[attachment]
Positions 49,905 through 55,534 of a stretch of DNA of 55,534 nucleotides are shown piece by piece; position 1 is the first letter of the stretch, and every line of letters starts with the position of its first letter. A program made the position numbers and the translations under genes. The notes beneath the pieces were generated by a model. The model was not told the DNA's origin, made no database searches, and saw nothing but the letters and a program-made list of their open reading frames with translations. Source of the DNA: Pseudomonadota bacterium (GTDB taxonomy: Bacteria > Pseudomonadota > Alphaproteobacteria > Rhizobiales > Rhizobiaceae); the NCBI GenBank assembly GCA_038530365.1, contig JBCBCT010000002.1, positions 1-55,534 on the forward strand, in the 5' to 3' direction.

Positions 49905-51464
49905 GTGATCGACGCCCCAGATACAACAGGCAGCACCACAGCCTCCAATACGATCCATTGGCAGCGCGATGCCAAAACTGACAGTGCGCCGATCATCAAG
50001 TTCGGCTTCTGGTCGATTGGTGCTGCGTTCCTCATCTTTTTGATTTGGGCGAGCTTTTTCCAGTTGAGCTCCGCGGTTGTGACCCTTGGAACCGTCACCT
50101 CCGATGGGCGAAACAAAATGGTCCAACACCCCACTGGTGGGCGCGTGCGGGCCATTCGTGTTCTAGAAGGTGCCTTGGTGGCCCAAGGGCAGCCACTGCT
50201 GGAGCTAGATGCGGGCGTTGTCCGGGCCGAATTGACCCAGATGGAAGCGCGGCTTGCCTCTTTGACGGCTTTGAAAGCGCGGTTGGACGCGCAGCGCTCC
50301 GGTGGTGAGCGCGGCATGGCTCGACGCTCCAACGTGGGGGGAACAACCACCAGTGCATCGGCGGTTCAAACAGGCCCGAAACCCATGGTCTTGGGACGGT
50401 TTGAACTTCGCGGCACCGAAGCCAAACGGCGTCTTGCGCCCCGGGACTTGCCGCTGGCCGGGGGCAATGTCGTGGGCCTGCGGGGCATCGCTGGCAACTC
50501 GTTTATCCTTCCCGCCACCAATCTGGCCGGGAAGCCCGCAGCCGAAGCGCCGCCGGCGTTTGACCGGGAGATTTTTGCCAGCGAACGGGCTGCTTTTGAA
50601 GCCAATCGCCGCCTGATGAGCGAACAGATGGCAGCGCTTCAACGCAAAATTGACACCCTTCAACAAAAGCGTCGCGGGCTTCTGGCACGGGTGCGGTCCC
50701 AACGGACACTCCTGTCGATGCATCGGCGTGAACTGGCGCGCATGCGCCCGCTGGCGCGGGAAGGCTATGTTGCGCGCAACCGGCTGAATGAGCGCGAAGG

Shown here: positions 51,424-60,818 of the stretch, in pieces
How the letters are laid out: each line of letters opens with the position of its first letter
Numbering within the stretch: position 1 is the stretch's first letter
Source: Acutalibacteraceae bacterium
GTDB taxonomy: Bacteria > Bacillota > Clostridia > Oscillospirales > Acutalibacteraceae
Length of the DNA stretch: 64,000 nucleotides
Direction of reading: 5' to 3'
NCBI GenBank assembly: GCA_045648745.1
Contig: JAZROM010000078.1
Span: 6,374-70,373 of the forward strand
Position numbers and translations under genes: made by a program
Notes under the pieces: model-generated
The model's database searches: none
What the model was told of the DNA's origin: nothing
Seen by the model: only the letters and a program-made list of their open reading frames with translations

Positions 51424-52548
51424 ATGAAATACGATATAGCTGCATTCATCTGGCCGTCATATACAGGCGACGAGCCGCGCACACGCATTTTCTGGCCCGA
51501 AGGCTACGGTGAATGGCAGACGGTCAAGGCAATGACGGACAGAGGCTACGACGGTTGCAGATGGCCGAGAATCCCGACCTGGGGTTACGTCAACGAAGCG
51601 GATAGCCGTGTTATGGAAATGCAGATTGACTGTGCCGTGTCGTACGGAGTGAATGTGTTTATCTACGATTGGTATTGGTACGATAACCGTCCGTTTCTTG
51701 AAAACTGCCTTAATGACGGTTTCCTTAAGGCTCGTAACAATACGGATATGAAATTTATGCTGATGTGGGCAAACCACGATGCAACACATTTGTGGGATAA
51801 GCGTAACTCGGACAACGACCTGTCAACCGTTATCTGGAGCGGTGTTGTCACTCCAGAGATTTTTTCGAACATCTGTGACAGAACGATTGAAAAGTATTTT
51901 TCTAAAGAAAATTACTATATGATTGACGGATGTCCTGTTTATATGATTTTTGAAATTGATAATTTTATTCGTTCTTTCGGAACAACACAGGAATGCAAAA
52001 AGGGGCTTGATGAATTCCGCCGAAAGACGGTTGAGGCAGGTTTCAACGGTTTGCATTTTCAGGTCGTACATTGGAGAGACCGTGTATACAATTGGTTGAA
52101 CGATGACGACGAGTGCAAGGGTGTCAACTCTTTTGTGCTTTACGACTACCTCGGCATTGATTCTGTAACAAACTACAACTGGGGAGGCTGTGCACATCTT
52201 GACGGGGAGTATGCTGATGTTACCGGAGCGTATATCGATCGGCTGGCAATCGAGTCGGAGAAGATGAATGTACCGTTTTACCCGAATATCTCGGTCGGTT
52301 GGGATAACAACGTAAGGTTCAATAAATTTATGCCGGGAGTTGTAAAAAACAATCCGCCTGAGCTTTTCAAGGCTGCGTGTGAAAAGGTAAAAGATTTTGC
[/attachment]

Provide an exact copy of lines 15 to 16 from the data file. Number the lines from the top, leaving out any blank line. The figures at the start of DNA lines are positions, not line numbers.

Source: Acutalibacteraceae bacterium
GTDB taxonomy: Bacteria > Bacillota > Clostridia > Oscillospirales > Acutalibacteraceae